Posts Tagged ‘Freedom of speech’

Easton boobies bracelets –

Brianna Hawk, 13, and Kayla Martinez, 12, who are represented by the American Civil Liberties Union of Pennsylvania, sued the Easton School district after being threatened with suspension for refusing to remove the I love Boobies bracelets. They argue the district’s ban violates their First Amendment right to free speech.

ACLU attorney Mary Catherine Roper said the girls still face a threat of discipline if they lose their request for a preliminary injunction to lift the district’s ban on the bracelets and could be barred from attending a school dance this year. Roper said she expects McLaughlin to make a decision in the case in several weeks.

In a 11/2-hour hearing, Roper and Freund delved into decades’ worth of U.S. Supreme Court and circuit court decisions on student free speech and the right of school administrators to restrict it in the interest of maintaining order in the classroom.

Roper argued that the school district failed to show the ban on the “I ♥ Boobies!” bracelets was necessary and justifiable by establishing they had caused a disruption.

The principal of Easton Area Middle School testified in December that she banned the bracelets as a precaution. The district claims the bracelets led to inappropriate comments and touching, but testimony at the December hearing did not clearly link those incidents to the bracelets.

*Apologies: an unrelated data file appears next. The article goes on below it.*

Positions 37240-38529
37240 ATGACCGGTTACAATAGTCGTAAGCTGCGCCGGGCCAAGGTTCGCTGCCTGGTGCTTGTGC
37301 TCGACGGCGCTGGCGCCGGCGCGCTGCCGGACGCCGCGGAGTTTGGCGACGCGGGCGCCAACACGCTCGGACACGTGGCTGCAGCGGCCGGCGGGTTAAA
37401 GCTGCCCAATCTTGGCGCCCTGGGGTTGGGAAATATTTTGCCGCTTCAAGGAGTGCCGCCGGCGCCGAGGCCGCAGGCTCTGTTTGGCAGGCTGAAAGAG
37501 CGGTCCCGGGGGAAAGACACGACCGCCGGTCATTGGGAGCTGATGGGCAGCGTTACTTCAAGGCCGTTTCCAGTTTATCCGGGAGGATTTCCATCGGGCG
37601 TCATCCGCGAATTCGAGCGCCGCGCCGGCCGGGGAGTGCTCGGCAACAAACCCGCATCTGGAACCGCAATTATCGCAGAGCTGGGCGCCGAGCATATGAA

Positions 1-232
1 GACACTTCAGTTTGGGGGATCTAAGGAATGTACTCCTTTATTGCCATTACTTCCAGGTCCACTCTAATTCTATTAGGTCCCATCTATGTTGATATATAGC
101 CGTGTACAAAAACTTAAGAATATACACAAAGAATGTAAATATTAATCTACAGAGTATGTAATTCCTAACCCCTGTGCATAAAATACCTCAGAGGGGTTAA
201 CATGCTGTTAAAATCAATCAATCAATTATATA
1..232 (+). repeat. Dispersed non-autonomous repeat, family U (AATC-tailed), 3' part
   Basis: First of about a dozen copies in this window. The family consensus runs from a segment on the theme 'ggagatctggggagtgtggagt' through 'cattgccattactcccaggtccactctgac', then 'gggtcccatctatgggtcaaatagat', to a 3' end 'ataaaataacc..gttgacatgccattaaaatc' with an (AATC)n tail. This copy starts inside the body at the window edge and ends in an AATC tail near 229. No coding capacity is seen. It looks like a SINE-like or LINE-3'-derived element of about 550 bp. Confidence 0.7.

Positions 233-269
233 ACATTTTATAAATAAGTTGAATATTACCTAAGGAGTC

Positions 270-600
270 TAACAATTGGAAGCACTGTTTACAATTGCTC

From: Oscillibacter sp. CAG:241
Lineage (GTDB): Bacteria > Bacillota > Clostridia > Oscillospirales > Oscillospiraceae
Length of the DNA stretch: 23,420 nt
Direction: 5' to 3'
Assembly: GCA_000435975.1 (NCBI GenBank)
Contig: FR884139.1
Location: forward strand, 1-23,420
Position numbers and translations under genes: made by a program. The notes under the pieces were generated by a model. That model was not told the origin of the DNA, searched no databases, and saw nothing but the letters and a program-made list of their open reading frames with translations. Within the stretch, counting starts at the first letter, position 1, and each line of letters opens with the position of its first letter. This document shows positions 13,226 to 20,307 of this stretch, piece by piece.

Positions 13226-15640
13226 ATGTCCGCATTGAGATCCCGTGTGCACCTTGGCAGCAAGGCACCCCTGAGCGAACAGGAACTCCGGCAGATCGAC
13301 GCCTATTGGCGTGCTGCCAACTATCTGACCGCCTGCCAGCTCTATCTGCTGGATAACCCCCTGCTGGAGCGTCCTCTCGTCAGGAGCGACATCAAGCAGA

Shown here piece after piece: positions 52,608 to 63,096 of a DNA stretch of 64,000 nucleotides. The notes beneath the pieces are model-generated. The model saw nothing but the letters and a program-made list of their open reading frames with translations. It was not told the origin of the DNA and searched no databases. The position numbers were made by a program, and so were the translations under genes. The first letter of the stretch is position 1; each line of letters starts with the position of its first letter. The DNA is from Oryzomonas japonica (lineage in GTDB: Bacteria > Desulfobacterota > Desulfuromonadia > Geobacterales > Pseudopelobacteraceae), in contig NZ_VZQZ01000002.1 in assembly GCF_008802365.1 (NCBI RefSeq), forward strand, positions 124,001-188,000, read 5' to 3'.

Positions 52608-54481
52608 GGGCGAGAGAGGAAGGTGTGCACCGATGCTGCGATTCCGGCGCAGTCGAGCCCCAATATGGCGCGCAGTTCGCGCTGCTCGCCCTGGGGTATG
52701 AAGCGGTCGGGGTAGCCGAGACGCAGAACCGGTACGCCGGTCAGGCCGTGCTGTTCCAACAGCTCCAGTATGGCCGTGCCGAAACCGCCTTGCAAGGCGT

Justice Samuel Alito found an Alaska high school principal was justified in disciplining a student who displayed a banner with the message “Bong Hits 4 Jesus” during the 2002 Olympic torch relay because the message could reasonably be read as promoting illegal drug use.

Roper said that while people, middle school boys in particular, could sexualize the message “I ♥ Boobies!,” Hawk’s and Martinez’s testimony and behavior indicate they see the bracelets exclusively as a way to communicate a message about breast cancer awareness to their peers.

Freund argued that the Supreme Court has repeatedly found messages with a sexual or vulgar double entendre are inappropriate in a school setting and “I Boobies!” fits that description. He noted that some courts have allowed schools to ban clothing with a vulgar double entendre even when one meaning promotes a good cause.

He pointed to a Massachusetts case in which a school banned a T-shirt with the slogan “See Dick Drink. See Dick Drive. See Dick Die. Don’t be a Dick.” In that case, a federal judge found the school board and its administrators acted reasonably on behalf of the community they represent

Freund added that the Keep-a-Breast Foundation, which distributes the “I Boobies!” bracelets, admitted they appeal to a prurient interest, saying the foundation had received interest in the product from truck stops, vending machine operators and even a porn star. Freund said the Easton case had also been the subject of an article in Playboy magazine.

“It’s not the word boobies that’s the problem,” Freund said. “It’s the entire sentence that is not appropriate in a school environment.”

For allowing the bracelets in middle school:

The bracelets raise awareness of breast cancer and motivate students to learn more about and help combat the disease.

Against allowing the bracelets in middle school:

The bracelets really are about fashion and violate dress codes against clothing with vulgar, profane or double-entendre messages.

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